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Dow Rally Above 11,000: Now What?

July 12, 1999

The exact wording of a key portion of the Fed's official statement following its June 30 Federal Open Market Committee meeting read: "...the FOMC has chosen to adopt a directive that includes no predilection about near term policy action." That was all the U.S. stock market needed to rocket up 200 Dow points off its low to touch 11,000 again for the first time since May 13.

The Fed's wording indicates that their policymaking arm, the Federal Open Market Committee, has moved from a tightening bias to a neutral bias. The Fed's bias indicates their predilection about near term policy action, and the move to a neutral bias June 30 suggested to the market that it has the best of both worlds: a successful, inflation-fighting Fed that will raise rates when necessary to keep inflation at bay, and a neutral bias indicating that there is less chance than the market originally thought that the Fed would tighten again at its next FOMC meeting in August.

Yet, by Thursday morning the bond market was selling off again after Wednesday's post-FOMC rally. Bonds, which have been in a downtrend due to the robust U.S. economy, perhaps took another look at the Greenspan Fed's history during periods in which it has raised interest rates. The last time the Fed raised rates repeatedly was during 1994, when the bond market was also falling at its steepest rate in years (since 1927, to be exact). In each of the six times the Fed raised rates, it moved to a neutral bias upon announcing each rate hike.

The Fed, then, is acting with precedent, and is still on inflation watch. It may hike rates yet again this year, as the next sentence of their June 30 statement implies: "The committee nonetheless recognizes that in the current dynamic environment, it must be especially alert to the emergence, or potential emergence, of inflationary forces that could undermine growth." In the least, the Fed has recently communicated to the markets that it will use changes in bias to make known its intentions. Perhaps the Fed desires to have the ability to return to a tightening bias between meetings if upcoming economic numbers are too strong for its taste.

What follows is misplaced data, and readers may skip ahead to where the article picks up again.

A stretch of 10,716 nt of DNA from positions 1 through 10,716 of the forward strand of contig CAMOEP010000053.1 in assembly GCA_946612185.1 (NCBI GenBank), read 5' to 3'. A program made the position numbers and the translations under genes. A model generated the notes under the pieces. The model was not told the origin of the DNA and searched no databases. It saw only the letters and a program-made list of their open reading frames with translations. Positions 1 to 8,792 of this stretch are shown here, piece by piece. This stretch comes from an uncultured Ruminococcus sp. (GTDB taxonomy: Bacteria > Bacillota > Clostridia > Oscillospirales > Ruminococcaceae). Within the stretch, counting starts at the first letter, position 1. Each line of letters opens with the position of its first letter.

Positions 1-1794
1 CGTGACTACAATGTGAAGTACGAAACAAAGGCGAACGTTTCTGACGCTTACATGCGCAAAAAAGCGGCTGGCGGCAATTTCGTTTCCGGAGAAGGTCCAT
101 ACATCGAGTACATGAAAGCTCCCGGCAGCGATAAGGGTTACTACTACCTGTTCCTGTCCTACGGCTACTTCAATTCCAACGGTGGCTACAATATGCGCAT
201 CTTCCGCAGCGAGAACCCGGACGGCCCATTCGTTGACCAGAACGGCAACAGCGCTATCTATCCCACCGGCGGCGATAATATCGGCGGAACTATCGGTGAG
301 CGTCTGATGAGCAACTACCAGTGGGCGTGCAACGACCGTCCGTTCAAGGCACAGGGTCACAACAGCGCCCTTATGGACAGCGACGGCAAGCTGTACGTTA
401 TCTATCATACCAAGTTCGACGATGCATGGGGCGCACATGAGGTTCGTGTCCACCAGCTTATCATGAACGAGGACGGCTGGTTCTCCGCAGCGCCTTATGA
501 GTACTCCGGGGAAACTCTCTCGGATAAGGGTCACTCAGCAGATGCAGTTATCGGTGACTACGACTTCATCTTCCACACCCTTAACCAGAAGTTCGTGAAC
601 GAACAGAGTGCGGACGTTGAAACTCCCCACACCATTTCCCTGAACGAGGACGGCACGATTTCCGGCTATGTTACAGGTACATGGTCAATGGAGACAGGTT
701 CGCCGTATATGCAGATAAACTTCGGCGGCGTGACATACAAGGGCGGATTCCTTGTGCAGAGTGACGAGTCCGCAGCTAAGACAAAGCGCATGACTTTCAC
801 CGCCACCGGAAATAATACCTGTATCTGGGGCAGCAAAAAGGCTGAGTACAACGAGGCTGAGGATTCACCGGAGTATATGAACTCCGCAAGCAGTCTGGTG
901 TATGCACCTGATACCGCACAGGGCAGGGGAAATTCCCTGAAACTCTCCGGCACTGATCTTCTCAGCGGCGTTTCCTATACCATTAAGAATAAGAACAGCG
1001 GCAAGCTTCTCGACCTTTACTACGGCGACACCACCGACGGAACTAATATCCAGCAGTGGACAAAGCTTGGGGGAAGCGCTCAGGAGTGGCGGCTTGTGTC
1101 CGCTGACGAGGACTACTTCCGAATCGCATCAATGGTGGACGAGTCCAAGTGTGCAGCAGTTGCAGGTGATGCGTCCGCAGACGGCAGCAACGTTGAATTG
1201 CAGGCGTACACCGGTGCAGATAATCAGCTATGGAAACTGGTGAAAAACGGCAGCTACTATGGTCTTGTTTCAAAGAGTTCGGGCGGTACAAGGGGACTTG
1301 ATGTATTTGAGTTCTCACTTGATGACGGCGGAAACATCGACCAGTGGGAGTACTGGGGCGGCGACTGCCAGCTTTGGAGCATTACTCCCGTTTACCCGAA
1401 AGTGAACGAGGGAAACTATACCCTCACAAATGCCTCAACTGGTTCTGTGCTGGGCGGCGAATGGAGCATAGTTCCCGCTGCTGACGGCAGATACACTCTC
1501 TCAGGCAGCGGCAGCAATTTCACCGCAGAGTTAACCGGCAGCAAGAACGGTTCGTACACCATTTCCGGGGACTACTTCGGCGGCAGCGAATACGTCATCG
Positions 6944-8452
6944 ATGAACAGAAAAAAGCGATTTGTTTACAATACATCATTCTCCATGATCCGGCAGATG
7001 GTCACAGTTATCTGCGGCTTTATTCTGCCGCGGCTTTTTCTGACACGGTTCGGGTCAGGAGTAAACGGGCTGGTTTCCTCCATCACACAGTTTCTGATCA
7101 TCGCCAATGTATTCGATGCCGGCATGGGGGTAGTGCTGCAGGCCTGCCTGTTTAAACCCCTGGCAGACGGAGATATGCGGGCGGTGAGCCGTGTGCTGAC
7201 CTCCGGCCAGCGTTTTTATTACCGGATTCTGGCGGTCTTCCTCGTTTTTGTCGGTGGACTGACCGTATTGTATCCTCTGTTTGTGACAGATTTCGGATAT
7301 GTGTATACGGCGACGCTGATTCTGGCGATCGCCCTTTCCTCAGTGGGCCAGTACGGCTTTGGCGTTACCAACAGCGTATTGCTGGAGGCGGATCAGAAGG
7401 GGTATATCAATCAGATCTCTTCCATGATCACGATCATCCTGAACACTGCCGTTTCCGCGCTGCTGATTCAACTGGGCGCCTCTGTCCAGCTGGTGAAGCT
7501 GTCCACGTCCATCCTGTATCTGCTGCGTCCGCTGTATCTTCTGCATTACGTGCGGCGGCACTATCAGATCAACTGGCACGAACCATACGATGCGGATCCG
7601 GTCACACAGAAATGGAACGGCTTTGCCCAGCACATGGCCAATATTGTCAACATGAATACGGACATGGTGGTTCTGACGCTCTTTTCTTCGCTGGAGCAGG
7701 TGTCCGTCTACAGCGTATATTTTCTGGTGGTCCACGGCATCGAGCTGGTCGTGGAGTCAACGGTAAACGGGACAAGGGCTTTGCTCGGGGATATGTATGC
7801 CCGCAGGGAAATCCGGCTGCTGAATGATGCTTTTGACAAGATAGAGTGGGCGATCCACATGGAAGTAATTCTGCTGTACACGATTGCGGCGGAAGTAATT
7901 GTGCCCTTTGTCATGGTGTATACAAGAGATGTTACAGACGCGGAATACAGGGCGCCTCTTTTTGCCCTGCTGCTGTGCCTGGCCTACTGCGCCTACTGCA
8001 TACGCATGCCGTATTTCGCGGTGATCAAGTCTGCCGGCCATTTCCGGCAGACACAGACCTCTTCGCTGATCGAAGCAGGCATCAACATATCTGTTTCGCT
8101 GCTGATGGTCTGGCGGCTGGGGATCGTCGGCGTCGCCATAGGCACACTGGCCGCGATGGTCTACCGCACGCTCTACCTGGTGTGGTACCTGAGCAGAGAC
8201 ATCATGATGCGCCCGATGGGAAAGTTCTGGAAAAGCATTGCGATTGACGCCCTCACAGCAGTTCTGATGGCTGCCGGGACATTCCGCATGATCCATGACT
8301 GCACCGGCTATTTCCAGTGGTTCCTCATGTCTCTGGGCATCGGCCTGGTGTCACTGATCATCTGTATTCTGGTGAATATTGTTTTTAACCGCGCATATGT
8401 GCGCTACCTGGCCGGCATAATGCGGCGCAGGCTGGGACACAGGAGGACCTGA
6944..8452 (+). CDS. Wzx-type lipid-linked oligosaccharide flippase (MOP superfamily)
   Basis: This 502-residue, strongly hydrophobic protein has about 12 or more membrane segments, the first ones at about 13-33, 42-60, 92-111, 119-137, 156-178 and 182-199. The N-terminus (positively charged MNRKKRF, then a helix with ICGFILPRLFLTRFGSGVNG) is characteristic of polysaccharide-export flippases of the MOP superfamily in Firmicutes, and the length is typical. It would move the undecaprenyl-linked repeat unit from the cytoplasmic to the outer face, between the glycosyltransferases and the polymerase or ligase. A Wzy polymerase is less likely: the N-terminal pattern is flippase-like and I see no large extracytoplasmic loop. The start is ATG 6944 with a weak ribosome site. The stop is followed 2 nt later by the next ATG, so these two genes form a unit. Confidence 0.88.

So, here we are again at Dow 11,000, Wednesday's sharp rally also helped by end-of-quarter "window dressing" as portfolio managers sought to put stocks back into portfolios. Other money managers perhaps had to rethink strategy after the Fed's surprise move to a neutral bias, and after the rate hike turned out to be only 1/4 point at the Fed Funds level and the Discount Rate remained unchanged at 4 1/2%. Wednesday's rally had all the symptoms of money managers moving back into stocks after discovering that the Fed was less aggressive than most anticipated.

Indeed, as our commentary has indicated, the corrective process in the stock market into the series of short-term cyclic lows due largely in June (one in early July) had been gentle even though the market staged a 1987-style 49% advance in the few months since the dominant 4-year cycle bottomed the global markets last fall. This is despite the fact that statistics show that mutual fund inflows have declined 36% since April, and are down 30% this year over last. The liquidity generated by the record surge in investor participation in the market the past couple of years, combined with global liquidity still floating around the world in an easy-money environment, has helped keep the market propped up after reaching a turning point in April and in May.

Both the April turning point and the market's tendency to peak thus far near long-term resistance at Dow 10,922 and S&P 1371 (+/- 1 1/2% margin for error) were forecast as part of the most probable path for 1999 in our annual forecast report, which this year is entitled Forecast '99: Investing During The Void. Now, after beginning the second half of 1999--the last two quarters of an entire millenium--the market begins a more difficult period. During this second half of 1999, it has its work cut out for it as different factors descend on the global economic and political environment during that second half. These factors--and the most likely outcome for this year--are presented in detail in that report, and are updated in regular issues of our monthly market letter, The Global Market Strategist®, which also includes recommendations on how and when to rebalance investment portfolios as conditions within the investment markets change.

The most important point here: now is the time to rebalance portfolios, no matter what one's outlook is for the future. Rebalancing becomes necessary when the risk/reward equation changes, not merely when one's opinion flip-flops around. That risk/reward equation changes even during good times, after the stock market has advanced and alters the ratio of investments in one's portfolios. And, it changes when the level of risk changes. The need to rebalance will become even more important if the Dow manages to break out above 11,000 and soars to still higher levels, which is probable now that the corrective process into the June cyclic lows is complete.

I conclude today by observing one possibly fly in the ointment for the stock market. The Dow Utility Averages, which very typically lead the Industrials and the general market up as well as down, plunged after the Fed's announcement June 13. The Dow Utility Average peaked June 16 and has been falling ever since. If it does not recover, and if it continues its decline, it may be telling a tale of the next direction for the U.S. stock market--perhaps the same tale the bond market has been telling all year as it has staged its steepest decline since 1994, which in turn was its steepest decline since 1927.

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